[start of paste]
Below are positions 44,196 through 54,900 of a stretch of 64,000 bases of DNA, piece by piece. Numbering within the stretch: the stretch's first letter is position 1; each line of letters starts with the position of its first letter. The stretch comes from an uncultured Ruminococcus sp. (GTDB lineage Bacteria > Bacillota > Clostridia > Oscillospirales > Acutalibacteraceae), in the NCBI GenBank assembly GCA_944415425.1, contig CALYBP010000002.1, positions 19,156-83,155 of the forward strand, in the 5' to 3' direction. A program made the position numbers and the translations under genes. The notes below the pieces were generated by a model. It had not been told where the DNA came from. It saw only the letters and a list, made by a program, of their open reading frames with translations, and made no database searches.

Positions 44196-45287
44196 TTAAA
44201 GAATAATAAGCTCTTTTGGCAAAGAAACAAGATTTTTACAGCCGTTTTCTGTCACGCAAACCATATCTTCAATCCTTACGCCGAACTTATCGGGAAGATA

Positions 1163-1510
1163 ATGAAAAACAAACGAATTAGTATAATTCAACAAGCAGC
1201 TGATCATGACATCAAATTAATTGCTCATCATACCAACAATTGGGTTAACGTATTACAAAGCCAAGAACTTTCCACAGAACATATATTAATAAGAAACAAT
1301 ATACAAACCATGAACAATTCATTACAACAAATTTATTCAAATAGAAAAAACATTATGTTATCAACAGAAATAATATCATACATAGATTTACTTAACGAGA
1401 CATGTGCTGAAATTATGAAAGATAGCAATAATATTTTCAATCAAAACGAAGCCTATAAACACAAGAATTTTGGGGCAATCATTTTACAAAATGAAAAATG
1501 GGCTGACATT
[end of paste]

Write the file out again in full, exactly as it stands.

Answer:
Below are positions 44,196 through 54,900 of a stretch of 64,000 bases of DNA, piece by piece. Numbering within the stretch: the stretch's first letter is position 1; each line of letters starts with the position of its first letter. The stretch comes from an uncultured Ruminococcus sp. (GTDB lineage Bacteria > Bacillota > Clostridia > Oscillospirales > Acutalibacteraceae), in the NCBI GenBank assembly GCA_944415425.1, contig CALYBP010000002.1, positions 19,156-83,155 of the forward strand, in the 5' to 3' direction. A program made the position numbers and the translations under genes. The notes below the pieces were generated by a model. It had not been told where the DNA came from. It saw only the letters and a list, made by a program, of their open reading frames with translations, and made no database searches.

Positions 44196-45287
44196 TTAAA
44201 GAATAATAAGCTCTTTTGGCAAAGAAACAAGATTTTTACAGCCGTTTTCTGTCACGCAAACCATATCTTCAATCCTTACGCCGAACTTATCGGGAAGATA

Positions 1163-1510
1163 ATGAAAAACAAACGAATTAGTATAATTCAACAAGCAGC
1201 TGATCATGACATCAAATTAATTGCTCATCATACCAACAATTGGGTTAACGTATTACAAAGCCAAGAACTTTCCACAGAACATATATTAATAAGAAACAAT
1301 ATACAAACCATGAACAATTCATTACAACAAATTTATTCAAATAGAAAAAACATTATGTTATCAACAGAAATAATATCATACATAGATTTACTTAACGAGA
1401 CATGTGCTGAAATTATGAAAGATAGCAATAATATTTTCAATCAAAACGAAGCCTATAAACACAAGAATTTTGGGGCAATCATTTTACAAAATGAAAAATG
1501 GGCTGACATT